Turkey’s top bar association files complaint against contractors, gov’t officials for ‘murder’ after earthquake

Rescuers and civilians look for survivors under the rubble of collapsed buildings in Kahramanmaras, close to the quake's epicentre, the day after a 7.8-magnitude earthquake struck the country's southeast, on February 7, 2023. - Rescuers in Turkey and Syria braved frigid weather, aftershocks and collapsing buildings, as they dug for survivors buried by an earthquake that killed more than 5,000 people. Some of the heaviest devastation occurred near the quake's epicentre between Kahramanmaras and Gaziantep, a city of two million where entire blocks now lie in ruins under gathering snow. (Photo by Adem ALTAN / AFP)

The Union of Turkish Bar Associations (TBB) has filed a complaint against the contractors and government officials they claim are responsible for the buildings leveled in Monday’s major earthquakes and the resulting high death toll, Turkish Minute reported on Friday.

Turkey’s most powerful earthquake in almost 100 years, which struck near the city of Gaziantep in the early hours of Monday, has claimed the lives of 18,342 people in the country in addition to injuring more than 74,000 so far, according to the latest official figures.

The 7.8-magnitude quake was followed by dozens of aftershocks, including a 7.5-magnitude temblor that jolted the region in the middle of search and rescue efforts the same day.

In the complaint, the TBB demanded that the suspects be prosecuted on charges of “murder” and “manslaughter” under Articles 81 and 83 of the Turkish Penal Code (TCK), respectively.

According to the TBB, among the suspects are the contractors for the buildings destroyed in the quakes; experts who prepared architectural, static and other kinds of plans, projects, and drawings for those buildings; officials who issued zoning and occupancy permits for them; the municipal officials who failed to conduct effective inspections and ministry officials who failed to ensure that inspections were being properly carried out; and the officials responsible for the quakes’ high death toll, mainly due to the “late, incomplete or faulty” implementation of search and rescue efforts.

Referring to the ruling Justice and Development Party’s (AKP) widely implemented policy of impunity for public servants, the union underlined that they would closely follow the legal process to prevent officials from granting impunity to the suspects.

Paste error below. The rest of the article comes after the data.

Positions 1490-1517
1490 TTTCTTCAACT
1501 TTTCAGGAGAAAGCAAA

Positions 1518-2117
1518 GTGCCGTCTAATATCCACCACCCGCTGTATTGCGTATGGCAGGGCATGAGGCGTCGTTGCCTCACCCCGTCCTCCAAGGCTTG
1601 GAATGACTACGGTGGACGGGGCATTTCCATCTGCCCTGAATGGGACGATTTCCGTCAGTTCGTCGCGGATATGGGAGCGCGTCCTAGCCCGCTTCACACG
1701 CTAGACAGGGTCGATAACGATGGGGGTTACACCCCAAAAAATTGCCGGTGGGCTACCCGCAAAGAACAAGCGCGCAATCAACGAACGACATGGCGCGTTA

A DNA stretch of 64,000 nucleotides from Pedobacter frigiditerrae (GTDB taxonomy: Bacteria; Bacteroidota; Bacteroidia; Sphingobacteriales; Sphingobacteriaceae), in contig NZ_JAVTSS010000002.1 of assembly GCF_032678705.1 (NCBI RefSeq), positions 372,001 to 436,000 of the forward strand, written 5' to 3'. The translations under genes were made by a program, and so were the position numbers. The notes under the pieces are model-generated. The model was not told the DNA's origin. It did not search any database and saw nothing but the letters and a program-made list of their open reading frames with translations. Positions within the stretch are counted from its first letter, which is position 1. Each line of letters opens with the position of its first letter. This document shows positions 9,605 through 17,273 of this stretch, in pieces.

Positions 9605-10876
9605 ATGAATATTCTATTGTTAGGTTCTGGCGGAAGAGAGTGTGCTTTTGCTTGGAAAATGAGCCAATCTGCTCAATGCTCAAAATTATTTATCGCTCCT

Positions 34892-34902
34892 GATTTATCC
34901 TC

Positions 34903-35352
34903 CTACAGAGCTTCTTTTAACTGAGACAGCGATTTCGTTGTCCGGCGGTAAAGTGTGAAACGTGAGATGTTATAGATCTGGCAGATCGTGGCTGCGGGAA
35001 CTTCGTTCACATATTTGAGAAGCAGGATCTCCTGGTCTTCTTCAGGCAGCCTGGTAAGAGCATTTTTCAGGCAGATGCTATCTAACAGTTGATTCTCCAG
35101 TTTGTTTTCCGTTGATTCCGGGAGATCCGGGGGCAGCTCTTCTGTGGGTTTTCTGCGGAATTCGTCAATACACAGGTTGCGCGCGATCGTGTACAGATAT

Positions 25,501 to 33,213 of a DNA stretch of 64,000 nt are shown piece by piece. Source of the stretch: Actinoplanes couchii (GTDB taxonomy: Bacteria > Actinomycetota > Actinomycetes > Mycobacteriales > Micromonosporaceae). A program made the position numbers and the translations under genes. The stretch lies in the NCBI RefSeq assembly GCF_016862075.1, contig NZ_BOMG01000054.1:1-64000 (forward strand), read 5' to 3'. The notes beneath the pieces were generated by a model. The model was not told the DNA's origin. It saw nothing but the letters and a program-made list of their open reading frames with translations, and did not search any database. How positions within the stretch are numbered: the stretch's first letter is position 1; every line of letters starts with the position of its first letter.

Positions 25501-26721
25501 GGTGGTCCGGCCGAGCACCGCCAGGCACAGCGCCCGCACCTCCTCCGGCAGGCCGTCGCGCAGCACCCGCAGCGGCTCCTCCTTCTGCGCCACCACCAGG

Meanwhile, 170 lawyers from 11 bar associations across Turkey also filed criminal complaints against the contractors and municipal officials they hold responsible for the destruction in 10 cities affected by the quakes, the Artı Gerçek news website reported on Friday.

The complaints were reportedly filed with the chief public prosecutors’ offices in Kahramanmaraş, Gaziantep, Malatya, Diyarbakır, Kilis, Şanlıurfa, Adıyaman, Hatay, Osmaniye and Adana provinces.

The lawyers accused the contractors for the destroyed apartment blocks and the municipal officials who issued the relevant building and occupancy permits and inspected those buildings of “manslaughter” and demanded that the contractors be banned from traveling abroad.

“This disaster is neither the work of nature nor the will of God, as some buildings are [still] standing upright while those right next to them collapsed like a deck of cards, claiming the lives of thousands. … This is entirely the responsibility of those who built these rotten buildings, allowed them to be built, approved them and did not inspect them,” they said.

Following the general complaints, the lawyers are expected to file criminal complaints against specific construction companies and municipal officials in each of the 10 provinces affected by the powerful quakes as the next step, Artı Gerçek said.

Turkey is in one of the world’s most active earthquake zones.

The country’s last 7.8-magnitude temblor was in 1939, when 33,000 died in eastern Erzincan province.

Turkey’s Marmara region suffered a 7.4-magnitude earthquake in 1999, leading to the death of more than 17,000 people.

Experts have long warned a large earthquake could devastate İstanbul, a megalopolis of 16 million people filled with rickety homes.

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